Edgar Snow-A Biography

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John Maxwell Hamilton
ISBN: 978-0-253-31909-8
Indiana University Press
344 pag. hardcover 16 x 24 cm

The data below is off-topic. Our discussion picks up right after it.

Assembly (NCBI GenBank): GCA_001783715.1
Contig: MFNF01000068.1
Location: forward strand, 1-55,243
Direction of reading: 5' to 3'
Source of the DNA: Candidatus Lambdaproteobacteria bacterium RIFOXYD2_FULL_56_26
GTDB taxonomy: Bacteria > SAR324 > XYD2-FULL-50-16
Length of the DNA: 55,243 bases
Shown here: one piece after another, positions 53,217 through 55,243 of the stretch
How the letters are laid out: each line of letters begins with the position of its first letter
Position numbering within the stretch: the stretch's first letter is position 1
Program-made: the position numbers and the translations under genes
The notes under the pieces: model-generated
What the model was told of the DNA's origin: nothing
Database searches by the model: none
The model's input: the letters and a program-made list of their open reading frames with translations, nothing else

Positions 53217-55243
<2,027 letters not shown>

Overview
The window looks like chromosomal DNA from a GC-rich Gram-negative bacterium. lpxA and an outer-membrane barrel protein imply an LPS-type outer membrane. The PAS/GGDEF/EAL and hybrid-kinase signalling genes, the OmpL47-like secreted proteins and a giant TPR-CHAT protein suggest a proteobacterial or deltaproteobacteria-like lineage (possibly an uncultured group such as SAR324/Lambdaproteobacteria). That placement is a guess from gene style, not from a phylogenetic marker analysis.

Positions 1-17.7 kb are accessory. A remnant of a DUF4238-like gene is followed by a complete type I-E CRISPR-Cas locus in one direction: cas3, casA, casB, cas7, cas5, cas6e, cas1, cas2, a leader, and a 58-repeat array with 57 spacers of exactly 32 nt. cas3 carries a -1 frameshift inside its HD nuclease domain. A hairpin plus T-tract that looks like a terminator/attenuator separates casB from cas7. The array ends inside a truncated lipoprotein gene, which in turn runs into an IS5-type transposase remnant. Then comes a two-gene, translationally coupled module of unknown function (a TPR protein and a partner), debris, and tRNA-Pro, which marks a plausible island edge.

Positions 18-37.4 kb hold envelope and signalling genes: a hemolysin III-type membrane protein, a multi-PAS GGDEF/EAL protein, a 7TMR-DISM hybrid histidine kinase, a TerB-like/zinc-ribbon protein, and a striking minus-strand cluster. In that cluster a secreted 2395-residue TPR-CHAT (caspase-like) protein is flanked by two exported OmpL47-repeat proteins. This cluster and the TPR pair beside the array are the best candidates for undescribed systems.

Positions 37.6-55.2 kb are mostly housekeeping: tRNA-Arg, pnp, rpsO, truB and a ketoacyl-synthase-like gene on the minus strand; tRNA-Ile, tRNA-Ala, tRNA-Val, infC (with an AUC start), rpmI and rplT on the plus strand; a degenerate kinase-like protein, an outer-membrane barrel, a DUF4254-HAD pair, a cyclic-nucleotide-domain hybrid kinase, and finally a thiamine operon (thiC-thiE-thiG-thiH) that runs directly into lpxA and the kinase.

Snow's classic Red Star Over China was a journalistic coup. Based on interviews with Mao Zedong and his followers, who were in hiding, cut off from Western observers for a decade, his bestseller revealed that Chinese Communism was a chohesive popular movement, not a ragtag army of bandits. But Snow (1905-1972), the adventurous reporter from Kansas City, Miss., and stowaway to the Far East, told Americans things they did not want to hear. The Cold War public ignored his measured portrayal of a protectionist Soviet Union crippled by WW II and not bent on spreading communism. During the McCarthy witch-hunt period, this romantic idealist, who once called Mao an agrarian democrat, was blamed for misleading Americans. Even as Snow's political opinions matured, his message that China wanted closer ties with the U.S. went unheeded. Written by a journalist who worked in the U.S. Agency for International Development, this serviceable biography is as plainspoken as its down-to-earth subject. The early chapters on Snow's incredible adventures across Asia are the best.